The uses of cork for making floats for fishermen's nets, anchor-buoys, stoppers to vessels (obturamenta cadorum), and women's winter shoes, are mentioned by Pliny. On account of the astringent matter which it contains, cork is an improper substance for closing vessels containing chalybeate liquids (especially such as are intended for analysis), as the iron is in part absorbed by the cork.
Cork was formerly employed in medicine. Reduced to powder, it was applied as a styptic: hung about the necks of nurses, it was thought to possess the power of stopping the secretion of milk; lastly, burnt cork, mixed with sugar of lead and lard, has been used as an application to piles.
2. Cortex Alcornocae Europaeae; European Alcornoque [Alcornoque is the Spanish name for the cork-oak. It is of Arabic origin, being derived from dorque, signifying "denuded or badly clothed," adding the article al, changing d into c, and introducing the syllable no into the middle of the word. (Diccionario de la Lengua Castellana, compuesto por la Real Academia Espanola, 1726-39.)] Bark; Cork-Tree Bark.—The bark of the cork oak, which I received from Spain under the name of alcornoque bark, bears considerable resemblance to oak bark, and was probably obtained from the younger branches of the corktree. It is ash-gray externally, and wrinkled or grooved internally. The bark imported from Italy, Spain, and Barbary, under the name of corktree bark, and which is used by tanners, appears to be the inner bark of older stems. It consists apparently of the third and fourth layers above mentioned. It is in fibrous or stringy pieces, externally rusty red, internally deeply grooved or furrowed. It has very little odour, and an astringent taste. For tanning purposes the Italian bark is considered inferior to the Spanish and Barbary barks. In its medicinal properties, European alcornoque bark resembles oak bark. It owes its astringency to tannic acid. Its powder, in the dose of a drachm, has been used in hemorrhages and diarrhoea. [Chomel, Abrégé de l'Hist. des Plantes usuelles, t. ii. p. 332, 1761.]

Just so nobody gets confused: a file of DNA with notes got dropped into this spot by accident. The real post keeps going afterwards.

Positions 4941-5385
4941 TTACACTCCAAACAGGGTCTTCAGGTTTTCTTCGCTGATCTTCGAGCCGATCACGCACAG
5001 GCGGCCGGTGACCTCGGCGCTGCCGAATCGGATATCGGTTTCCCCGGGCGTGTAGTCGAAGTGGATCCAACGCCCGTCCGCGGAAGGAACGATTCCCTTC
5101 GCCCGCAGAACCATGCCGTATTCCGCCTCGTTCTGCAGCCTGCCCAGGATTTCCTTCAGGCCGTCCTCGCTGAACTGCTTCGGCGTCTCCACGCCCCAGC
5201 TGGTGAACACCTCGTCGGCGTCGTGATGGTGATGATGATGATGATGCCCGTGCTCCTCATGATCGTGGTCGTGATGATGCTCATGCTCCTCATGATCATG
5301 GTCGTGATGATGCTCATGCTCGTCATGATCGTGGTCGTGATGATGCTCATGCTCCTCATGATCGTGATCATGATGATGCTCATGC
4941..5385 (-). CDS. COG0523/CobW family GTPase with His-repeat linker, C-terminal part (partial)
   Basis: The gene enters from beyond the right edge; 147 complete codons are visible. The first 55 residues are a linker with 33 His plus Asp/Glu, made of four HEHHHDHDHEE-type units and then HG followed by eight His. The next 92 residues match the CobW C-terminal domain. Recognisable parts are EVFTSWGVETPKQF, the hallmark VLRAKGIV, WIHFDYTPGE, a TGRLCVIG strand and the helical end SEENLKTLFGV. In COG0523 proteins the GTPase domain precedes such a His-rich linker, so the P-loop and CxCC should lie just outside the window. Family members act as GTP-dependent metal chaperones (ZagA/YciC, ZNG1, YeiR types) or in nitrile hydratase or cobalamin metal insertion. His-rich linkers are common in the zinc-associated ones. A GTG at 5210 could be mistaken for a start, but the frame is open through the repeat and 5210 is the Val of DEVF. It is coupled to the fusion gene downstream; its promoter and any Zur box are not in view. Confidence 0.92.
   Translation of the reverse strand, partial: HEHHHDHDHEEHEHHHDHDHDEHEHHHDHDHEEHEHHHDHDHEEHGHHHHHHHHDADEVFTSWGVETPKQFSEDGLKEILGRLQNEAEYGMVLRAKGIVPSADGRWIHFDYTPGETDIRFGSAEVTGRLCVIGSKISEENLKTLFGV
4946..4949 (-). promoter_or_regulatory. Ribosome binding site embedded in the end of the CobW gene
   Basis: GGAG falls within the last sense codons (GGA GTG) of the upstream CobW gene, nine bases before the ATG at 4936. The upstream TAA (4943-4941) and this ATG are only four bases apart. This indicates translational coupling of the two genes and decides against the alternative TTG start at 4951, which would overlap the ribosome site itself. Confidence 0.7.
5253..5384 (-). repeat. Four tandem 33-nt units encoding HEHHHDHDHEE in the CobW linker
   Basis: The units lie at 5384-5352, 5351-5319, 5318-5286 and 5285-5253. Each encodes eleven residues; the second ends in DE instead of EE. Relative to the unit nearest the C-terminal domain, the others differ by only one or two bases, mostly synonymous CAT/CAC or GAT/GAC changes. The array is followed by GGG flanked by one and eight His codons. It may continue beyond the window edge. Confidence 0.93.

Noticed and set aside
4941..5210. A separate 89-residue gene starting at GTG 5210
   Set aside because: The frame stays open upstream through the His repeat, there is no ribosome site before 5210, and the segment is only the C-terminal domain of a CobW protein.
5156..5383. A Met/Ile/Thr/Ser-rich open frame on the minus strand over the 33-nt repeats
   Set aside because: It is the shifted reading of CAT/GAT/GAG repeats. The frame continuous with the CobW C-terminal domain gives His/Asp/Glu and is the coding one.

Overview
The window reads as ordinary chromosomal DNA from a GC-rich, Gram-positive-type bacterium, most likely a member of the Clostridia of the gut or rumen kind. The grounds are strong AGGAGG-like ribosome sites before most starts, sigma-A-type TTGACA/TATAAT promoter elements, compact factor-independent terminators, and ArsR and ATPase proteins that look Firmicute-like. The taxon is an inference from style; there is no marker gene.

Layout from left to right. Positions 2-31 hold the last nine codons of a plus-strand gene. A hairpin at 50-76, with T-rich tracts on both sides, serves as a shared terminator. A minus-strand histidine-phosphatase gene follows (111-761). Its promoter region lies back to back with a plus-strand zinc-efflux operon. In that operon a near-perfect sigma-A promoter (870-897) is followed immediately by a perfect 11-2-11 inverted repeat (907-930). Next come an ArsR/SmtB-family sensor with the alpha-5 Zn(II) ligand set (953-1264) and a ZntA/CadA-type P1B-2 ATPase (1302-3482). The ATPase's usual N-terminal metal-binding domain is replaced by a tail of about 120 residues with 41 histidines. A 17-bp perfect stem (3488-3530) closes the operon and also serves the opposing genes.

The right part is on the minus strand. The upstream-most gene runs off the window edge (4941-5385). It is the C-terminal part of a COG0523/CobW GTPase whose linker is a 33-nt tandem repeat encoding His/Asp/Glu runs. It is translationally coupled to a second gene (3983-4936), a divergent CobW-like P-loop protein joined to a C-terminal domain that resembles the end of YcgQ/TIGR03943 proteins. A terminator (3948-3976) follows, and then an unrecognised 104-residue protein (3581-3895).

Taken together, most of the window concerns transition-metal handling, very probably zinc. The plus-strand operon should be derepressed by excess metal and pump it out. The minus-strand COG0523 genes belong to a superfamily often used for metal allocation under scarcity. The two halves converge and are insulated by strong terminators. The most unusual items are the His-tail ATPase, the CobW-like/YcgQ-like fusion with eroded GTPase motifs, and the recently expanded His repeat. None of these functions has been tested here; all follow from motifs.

3. Cortex Alcornocae Americanae; American Alcornoque Bark.—This is the genuine alcornoque bark of French and German pharmacologists. The Spanish colonists have applied the name of alcornoque bark to one or more American barks which possess some real or fancied resemblance to the alcornoque bark of their mother-country. Humboldt [Nova Genera et Species Plantarum, t. vi. p. 295.] says that the Bowdichia virgilioides (HBK.) is called by the inhabitants of the districts where it grows, in South America, the alcornoque. In another place, [Personal Narrative, vol. vi. part. i. p. 6.] he states that the same name is given to a Malpighia (Byrsonima) on account of the suberous bark of the trunk. Nees von Esenbech [Geiger's Hand. d. Pharm, 2te Aufl., 2te Abth., 2te Hälfte, S. 1651.] considered Byrsonima crassifolia (Malpighia crassifolia, Auct.) to be the source of the American alcornoque bark. The bark which comes from South America, and is considered to be genuine alcornoque bark, occurs in large, flat, occasionally arched pieces, having some resemblance to coarse, flat Cinchona bark. The epidermis is usually wanting. Externally the bark is reddish, or dark cinnamon brown; internally it is pale. The taste is slightly bitter. It has been repeatedly subjected to analysis. Biliz [Brande's Archiv, xii.; also L. Gmelin's Handb. d. Chemie, Bd. ii. p. 1322.] gives as the constituents—peculiar crystalline matter (alkornin), 1.15; matter soluble in alcohol, not in ether (oxydized tannin?), 1.67; tannin with a lime salt, 14.27; gummy extractive with starch, a nitrogenous substance, and a supersalt of lime, 33.74; woody fibre and loss, 47.71; ashes of the woody fibre, 1.46=100.0.
American alcornoque bark possesses astringent properties. It was introduced into European practice, in 1811, as a remedy for phthisis, but, after a short trial, it soon fell into disuse; and there are no grounds for supposing that it has any curative powers whatever in this disease.—Dose, in powder, ℈j to ℨj. It may also be used in the form of infusion or decoction (prepared with ℥ss of bark and f℥viij of water), in doses of f℥j or f℥ij. the doso of the extract is from gr. x. to ℈j. [For further details respecting alcornoque bark, the reader is referred to a paper by the author in the Pharmaceutical Journal, vol. vi. p. 362, 1847.]
The Elements of Materia Medica and Therapeutics, Vol. II, 3th American ed., was written by Jonathan Pereira in 1853.